I watched Lost in Translation again last night. It got me thinking about “goodbyes.”
In the movie, a young woman and an older man develop an unlikely friendship/romance in an unlikely place — a hotel in Tokyo. The story culminates, when the characters confront the question, “For us, what is the appropriate way to say goodbye?”
They confront the question because, in 2003, when people meet each other in unlikely places, they are forced to say goodbye in very real and final terms.
It occurred to me: thanks to the highly connected world in which we now live, we don’t ever really need to say goodbye in the way that people — not that long ago — had to do.
Today, the characters probably would have simply added each other on Facebook and left much of their relationship unresolved.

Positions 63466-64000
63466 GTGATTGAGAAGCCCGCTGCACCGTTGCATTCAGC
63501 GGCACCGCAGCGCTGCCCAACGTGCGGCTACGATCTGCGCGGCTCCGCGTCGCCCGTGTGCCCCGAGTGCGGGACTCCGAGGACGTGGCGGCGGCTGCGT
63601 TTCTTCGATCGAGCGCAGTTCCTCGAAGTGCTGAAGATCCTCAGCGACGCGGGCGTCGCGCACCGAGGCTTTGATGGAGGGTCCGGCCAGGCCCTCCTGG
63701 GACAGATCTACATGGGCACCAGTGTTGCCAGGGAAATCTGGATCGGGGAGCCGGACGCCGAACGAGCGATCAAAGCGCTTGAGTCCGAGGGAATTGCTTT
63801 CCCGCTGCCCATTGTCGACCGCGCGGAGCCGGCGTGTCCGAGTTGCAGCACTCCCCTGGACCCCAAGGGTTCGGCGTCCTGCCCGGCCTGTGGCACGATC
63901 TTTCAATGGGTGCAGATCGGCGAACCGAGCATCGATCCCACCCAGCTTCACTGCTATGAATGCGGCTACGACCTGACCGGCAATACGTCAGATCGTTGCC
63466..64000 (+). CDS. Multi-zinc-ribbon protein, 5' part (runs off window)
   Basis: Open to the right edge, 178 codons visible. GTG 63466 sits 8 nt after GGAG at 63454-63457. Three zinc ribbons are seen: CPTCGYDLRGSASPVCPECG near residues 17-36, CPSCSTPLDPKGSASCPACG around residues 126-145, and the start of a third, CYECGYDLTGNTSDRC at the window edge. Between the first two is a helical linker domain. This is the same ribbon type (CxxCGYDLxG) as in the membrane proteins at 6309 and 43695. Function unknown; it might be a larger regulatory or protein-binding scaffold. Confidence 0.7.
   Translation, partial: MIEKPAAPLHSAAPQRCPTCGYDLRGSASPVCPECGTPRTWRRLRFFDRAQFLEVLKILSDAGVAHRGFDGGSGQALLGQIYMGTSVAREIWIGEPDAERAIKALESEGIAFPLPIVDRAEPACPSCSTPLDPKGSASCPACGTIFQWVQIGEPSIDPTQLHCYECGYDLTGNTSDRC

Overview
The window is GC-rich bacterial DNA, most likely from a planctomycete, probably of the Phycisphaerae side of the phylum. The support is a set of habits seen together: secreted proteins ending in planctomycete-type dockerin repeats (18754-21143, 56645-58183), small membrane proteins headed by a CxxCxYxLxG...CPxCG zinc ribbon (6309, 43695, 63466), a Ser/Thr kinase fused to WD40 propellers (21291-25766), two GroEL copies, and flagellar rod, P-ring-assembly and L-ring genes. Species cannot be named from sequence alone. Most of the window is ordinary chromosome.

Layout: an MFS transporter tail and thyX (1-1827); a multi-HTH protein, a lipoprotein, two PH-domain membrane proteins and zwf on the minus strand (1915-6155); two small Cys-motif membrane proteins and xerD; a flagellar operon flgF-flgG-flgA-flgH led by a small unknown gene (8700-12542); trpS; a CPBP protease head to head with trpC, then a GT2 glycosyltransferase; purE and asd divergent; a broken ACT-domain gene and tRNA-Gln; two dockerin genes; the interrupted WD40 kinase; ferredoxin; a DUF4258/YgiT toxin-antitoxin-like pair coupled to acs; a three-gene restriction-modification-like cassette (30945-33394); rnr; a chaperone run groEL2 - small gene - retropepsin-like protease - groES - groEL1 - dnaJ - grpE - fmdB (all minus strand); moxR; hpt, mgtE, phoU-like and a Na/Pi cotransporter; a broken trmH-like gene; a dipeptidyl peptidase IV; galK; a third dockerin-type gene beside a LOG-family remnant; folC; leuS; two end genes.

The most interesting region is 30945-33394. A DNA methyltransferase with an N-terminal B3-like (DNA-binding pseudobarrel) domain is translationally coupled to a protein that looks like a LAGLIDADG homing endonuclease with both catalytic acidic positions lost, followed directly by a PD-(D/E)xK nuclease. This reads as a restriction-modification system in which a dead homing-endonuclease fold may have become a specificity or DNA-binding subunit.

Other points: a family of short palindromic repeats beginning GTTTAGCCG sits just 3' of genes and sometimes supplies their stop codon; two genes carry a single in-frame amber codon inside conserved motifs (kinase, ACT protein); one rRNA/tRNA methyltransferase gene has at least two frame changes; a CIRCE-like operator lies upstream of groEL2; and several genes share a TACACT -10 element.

I’m not sure if this is for better or for worse.
On the one hand, I like the idea of a life without goodbyes, a life where all friendships can be rekindled effortlessly. All those possibilities are wonderful.
On the other hand, if we faced more definitive goodbyes, perhaps, we’d take our comings and goings more seriously and learn from them more often — like the characters in this movie.
What do you think? Are we better or worse off now that goodbyes are a thing of the past?